Advance Review: The Killer: Modus Vivendi #1

By | May 5th, 2010
Posted in Reviews | % Comments

Matz and Luc Jacamon’s title The Killer from Archaia Comics has been a favorite of mine as I read through the first two volumes of the series in collected form, but I’d never had the chance to read it in single issue format. The idea of this troubled me, as so much of the beauty and power of the book comes from the cohesive narrative that steadily builds throughout the individual entries into each volume.

Now, the prodigal pair from France have given me the opportunity to read one of their volumes of The Killer without being able to read it all in one fell swoop. The new volume kicks off today, as The Killer: Modus Vivendi #1 is being released nationwide in comic stores everywhere.

The question is…how’d it work for me? Find out after the jump.

The Killer: Modus Vivendi #1
Written by: Matz
Illustrated by: Luc Jacamon

From the beginning, the titular killer and protagonist of the story has underwent major changes in each volume. While that’s natural growth for any character, for a hitman to start out an island unto his own self and to gradually welcome in friends and a potential family to the picture is a critical and possibly deadly alteration. That was just what happened in the first two volumes, and now with the launch of the third volume we’re getting into even more foreign and dangerous soil.

It seems our “hero” has gained a wife and a son and taken four years off from his occupation, but he hasn’t lost the itch that comes with it. With that in mind, he contacts Mariano, his contact for his former employer as well as quite possibly his best friend.

What that leads into is a trio of hits that, on the surface, seems disconnected and innocent enough (for an assassination) until the third target is revealed: a revered nun in Colombia named Madre Luisa. This seems askew, even to a man with no issues murdering children and senior citizens, and it leads The Killer back to Mariano and his father Padrino in hopes of figuring out what exactly the situation is.

In standard Matz fashion, this is all handled with a real sense of atmosphere and pacing. Matz is meticulous in the way that he sets up scenes and plots. This helps tighten up the story as a whole as well as wrenching up the tension in scenes where the wheels begin falling off The Killer’s bus. The plan behind each story is tangible, as you can almost see the puzzle pieces he’s creating on the pages but you can’t quite put together the overall picture yet.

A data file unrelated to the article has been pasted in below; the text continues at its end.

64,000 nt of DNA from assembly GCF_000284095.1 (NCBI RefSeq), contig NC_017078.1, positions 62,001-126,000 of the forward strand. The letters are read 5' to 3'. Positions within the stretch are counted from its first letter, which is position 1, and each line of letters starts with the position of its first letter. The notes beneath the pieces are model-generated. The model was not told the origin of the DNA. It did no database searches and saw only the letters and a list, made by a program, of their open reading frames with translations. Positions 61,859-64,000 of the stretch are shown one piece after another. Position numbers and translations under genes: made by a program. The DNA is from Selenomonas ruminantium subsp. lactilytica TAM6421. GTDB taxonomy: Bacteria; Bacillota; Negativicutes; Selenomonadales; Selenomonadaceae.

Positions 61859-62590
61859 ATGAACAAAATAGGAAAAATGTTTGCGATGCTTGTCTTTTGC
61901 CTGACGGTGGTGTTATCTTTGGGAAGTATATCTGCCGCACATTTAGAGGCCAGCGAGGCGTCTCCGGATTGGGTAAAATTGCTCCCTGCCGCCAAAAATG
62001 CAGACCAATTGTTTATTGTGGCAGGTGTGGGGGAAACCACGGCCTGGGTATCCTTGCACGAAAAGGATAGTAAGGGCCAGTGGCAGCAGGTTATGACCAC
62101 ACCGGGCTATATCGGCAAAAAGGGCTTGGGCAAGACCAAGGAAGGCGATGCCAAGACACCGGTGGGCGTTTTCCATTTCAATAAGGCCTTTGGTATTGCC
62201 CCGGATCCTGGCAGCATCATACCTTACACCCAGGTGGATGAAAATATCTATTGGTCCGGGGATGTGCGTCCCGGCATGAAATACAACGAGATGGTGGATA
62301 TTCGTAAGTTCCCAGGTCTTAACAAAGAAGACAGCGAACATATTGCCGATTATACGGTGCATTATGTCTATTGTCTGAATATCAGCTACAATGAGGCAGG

Another thing I really enjoyed from Matz and artist Luc Jacamon in this issue was his scene design for the assassinations themselves. While the first hit was more of a straightforward notion, the latter was one of the more cleverly designed ones to date and something that really stood out overall. The concept of taking an already stolen car and using it to create a hit-and-run death of his target in his home country was remarkably planned out, and ties into the fastidious nature of our protagonist.

Even if you have no interest in the plot, this book is always worth a purchase to view Jacamon’s wonderful art. The man is a superstar, as his work often reminds me of an evil, hyper focused Hayao Miyazaki. That might come across as a reach to some, but there is something that just reminds me of Miyazaki when I read it. His ability at scene design and the level of detail he weaves into scenes is nearly unparalleled, and it makes any scene a lush and vivid realization. You do not get cheated by any effort Jacamon gives you.

France is well known for producing some of the best work in the genre that hired killers live in. They’ve been known for it for years, thanks to the efforts of people like Luc Besson. Matz and Luc Jacamon’s work on The Killer lives up to some of the best that country has created in that genre, and The Killer: Modus Vivendi is another marvelous addition to its ever growing legacy.

Final Verdict: 9.0 – Buy

David Harper